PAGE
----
A brief visual history of the utopian De Stijl movement

Alex Bigman

The De Stijl (Dutch for “the style”) group was one of several art and design movements that responded to the chaotic trauma of World War I with a “return to order.”

Headed by Dutch artists Piet Mondrian and Theo van Doesburg, De Stijl rejected pre-war decorative tendencies (think Art Nouveau) and pushed Cubism to new extremes: total abstraction consisting of only the most basic design components — vertical and horizontal lines, primary colors.

A 1921 painting by Piet Mondrian

De Stijl stands out because its aspirations were as social as they were aesthetic. By ostensibly removing the individualism of the artist in favor of precision and universal harmonies, the De Stijl group believed they were laying the groundwork for a future utopia.

Their aspirations were total: in order to reform society, their aesthetic aimed to eliminate false distinctions between so-called “high art,” “applied art” (such as graphic or product design) and architecture.

De Stijl universally applied its principles — not only to art but to design and architecture

Not surprisingly, this attitude has resonated with modern day designers from the world of logo to website design (in a way, Mondrian really was the first “Windows” designer…).

Look to De Stijl and you’ll find all the tenets that modern designers deal in and celebrate: minimal simplicity, establishing tension and balance between solid and empty space, the grid, etc.

We see echoes of the De Stijl aesthetic in how Microsoft has dealt with “the grid”

In an essay for Eye magazine, design author Jessica Helfand even suggests that De Stijl might be the answer to a modern designer’s feeling of professional crisis. She states the problem thus:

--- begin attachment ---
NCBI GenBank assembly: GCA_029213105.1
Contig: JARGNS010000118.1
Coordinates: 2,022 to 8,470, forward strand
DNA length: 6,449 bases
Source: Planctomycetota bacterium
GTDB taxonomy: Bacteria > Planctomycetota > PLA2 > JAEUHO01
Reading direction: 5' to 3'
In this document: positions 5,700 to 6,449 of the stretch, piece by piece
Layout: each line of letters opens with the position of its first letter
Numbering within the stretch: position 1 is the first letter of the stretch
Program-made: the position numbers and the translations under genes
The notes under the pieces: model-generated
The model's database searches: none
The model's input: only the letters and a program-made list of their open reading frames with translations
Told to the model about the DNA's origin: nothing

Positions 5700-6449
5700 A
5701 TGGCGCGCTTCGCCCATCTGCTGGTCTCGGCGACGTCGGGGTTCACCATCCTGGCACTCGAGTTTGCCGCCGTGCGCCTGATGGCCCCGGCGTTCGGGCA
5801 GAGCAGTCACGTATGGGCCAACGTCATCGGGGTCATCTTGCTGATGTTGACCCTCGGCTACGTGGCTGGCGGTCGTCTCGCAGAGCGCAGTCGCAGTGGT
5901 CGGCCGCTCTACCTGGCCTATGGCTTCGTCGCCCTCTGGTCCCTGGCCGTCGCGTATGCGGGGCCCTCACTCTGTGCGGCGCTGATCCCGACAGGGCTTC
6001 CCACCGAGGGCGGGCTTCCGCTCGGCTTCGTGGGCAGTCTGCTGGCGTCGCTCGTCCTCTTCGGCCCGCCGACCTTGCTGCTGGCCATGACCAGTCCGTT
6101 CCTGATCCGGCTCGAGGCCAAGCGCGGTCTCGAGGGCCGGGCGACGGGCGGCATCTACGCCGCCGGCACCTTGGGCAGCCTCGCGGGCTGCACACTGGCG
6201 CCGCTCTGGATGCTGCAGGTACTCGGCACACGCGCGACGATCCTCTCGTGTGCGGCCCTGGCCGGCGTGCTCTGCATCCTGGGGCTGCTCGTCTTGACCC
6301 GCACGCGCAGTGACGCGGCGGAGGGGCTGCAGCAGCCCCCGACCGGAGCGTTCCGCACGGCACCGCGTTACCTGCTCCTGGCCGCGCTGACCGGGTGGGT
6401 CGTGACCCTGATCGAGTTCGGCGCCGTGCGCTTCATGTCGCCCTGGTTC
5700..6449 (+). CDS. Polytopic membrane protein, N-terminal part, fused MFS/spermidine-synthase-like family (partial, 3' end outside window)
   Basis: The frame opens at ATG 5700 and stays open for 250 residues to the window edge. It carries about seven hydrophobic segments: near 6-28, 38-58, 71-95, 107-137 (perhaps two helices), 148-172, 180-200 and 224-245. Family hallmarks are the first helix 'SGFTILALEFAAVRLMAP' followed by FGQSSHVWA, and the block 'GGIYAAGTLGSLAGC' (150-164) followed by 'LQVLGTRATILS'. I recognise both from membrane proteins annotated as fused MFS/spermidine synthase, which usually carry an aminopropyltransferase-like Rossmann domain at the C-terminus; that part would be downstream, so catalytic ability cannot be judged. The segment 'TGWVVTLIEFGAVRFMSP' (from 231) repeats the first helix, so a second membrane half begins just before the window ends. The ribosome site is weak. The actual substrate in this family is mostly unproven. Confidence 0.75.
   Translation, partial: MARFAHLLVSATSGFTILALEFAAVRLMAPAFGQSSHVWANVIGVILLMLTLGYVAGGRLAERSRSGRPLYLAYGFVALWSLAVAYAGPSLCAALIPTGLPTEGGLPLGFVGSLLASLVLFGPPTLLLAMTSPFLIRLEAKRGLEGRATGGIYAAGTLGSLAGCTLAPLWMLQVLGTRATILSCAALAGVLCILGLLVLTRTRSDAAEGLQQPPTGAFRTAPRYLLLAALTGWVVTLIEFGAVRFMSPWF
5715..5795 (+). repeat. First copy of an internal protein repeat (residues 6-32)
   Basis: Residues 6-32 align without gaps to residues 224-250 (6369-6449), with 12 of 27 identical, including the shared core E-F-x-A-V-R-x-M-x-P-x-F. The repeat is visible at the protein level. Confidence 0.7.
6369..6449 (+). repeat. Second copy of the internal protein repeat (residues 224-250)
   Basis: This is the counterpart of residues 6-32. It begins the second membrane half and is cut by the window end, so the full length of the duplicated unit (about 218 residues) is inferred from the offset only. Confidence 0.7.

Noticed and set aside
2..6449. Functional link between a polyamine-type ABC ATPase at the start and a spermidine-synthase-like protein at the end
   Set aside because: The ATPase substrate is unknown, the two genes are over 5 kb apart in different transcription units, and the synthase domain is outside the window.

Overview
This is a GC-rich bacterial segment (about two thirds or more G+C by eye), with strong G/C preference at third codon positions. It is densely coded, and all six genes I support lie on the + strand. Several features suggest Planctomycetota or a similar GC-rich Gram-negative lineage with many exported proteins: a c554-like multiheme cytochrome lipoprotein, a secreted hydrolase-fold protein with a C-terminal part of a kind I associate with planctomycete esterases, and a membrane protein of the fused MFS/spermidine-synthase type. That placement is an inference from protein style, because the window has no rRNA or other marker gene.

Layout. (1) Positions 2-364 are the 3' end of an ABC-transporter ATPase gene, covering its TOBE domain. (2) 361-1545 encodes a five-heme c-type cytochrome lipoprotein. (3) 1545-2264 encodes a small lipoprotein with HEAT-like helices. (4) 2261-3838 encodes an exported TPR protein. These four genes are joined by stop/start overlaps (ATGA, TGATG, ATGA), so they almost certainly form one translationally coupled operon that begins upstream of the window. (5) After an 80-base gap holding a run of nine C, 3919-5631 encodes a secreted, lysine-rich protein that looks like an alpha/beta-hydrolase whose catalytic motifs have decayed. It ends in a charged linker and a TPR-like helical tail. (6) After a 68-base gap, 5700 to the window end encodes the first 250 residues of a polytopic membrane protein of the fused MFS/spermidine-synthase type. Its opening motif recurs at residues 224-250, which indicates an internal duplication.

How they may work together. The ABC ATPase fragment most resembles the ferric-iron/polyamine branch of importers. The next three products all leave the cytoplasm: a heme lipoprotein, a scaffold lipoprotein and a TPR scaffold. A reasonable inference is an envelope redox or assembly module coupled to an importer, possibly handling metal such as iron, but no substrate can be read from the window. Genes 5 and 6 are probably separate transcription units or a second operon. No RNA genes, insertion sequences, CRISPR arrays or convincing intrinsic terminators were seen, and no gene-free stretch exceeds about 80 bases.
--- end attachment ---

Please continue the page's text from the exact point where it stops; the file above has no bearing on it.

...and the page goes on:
… as interpersonal exchanges coexist and multiply in a landscape laden with sophisticated electronic options, one might argue that the function of design is marginalized — if not rendered entirely obsolete — or that the role of the designer itself is imperiled. We have perhaps unwittingly ceded control: to our computers, to our audience, to the demands of a new and increasingly global economy.

But there is a solution on the horizon:

… the opportunity to define — even celebrate — precision lies at the heart of what we can and should do. This elevates and objectifies our role, and redefines our mission as architects of a new visual order….

Like the de Stijl artists, we can identify with the imposed rectilinear parameters circumscribing our work, as we struggle to define the opportunities for creative expression on screen. We can share their pointed fascination with infinite space as we explore the limitless real estate options introduced by the phenomenon of cyberspace.

That’s a lot to digest. As with all design history lessons, perhaps a visual tour is the best way to begin. Here’s an inspiring selection of De Stijl and De Stijl-inspired designs:

Covers of De Stijl journal, issues 1 and 2

An homage poster for Inception, inspired by the De Stijl cover design

Theo van Doesburg and Richard Kegler’s De Stijl typeface, rooted in the geometric concept of the square

Amsterdam’s Stedelijk Museum’s new logo is boldly minimal. Not overtly De Stijl, but we see some common underlying principles

Two more De Stijl-inspired logos: an architecture firm and a reworking of the Apple logo

A reconstruction of Mondrian’s studio

Poster for a De Stijl exhibition

A De Stijl-inspired 3D model

Another exhibition poster … and its tongue-in-cheek companion

Alt rock band The White Stripes took De Stijl inspiration for their so-titled album

We were impressed by this submission, by Ruiz Nala wi Gareng, to our eBay re-design contest. Too many diagonals to be De Stijl, but the color palette and black bands are clearly a reference to the style.

What do you think? Are De Stijl principles the answer to a modern designer’s questions? Seen any De Stijl-inspired designs lately? Share in the comments!

Featured image: Theo van Doesburg Composition VII (the three graces) (via Wikipedia)

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